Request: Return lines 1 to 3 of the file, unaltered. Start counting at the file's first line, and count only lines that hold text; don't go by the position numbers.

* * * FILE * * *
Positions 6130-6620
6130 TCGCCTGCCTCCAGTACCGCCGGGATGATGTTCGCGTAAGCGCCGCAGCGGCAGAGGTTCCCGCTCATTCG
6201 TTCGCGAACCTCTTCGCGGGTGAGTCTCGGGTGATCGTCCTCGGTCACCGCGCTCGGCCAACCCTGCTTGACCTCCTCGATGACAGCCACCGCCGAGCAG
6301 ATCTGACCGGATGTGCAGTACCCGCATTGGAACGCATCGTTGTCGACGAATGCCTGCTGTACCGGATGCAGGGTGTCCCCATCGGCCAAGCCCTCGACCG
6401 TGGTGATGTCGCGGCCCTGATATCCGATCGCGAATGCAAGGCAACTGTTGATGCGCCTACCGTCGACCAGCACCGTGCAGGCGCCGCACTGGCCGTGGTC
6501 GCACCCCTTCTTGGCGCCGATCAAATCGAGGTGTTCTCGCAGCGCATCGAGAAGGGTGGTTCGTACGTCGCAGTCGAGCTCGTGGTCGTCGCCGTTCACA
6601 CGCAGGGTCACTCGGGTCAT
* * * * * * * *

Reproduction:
Positions 6130-6620
6130 TCGCCTGCCTCCAGTACCGCCGGGATGATGTTCGCGTAAGCGCCGCAGCGGCAGAGGTTCCCGCTCATTCG
6201 TTCGCGAACCTCTTCGCGGGTGAGTCTCGGGTGATCGTCCTCGGTCACCGCGCTCGGCCAACCCTGCTTGACCTCCTCGATGACAGCCACCGCCGAGCAG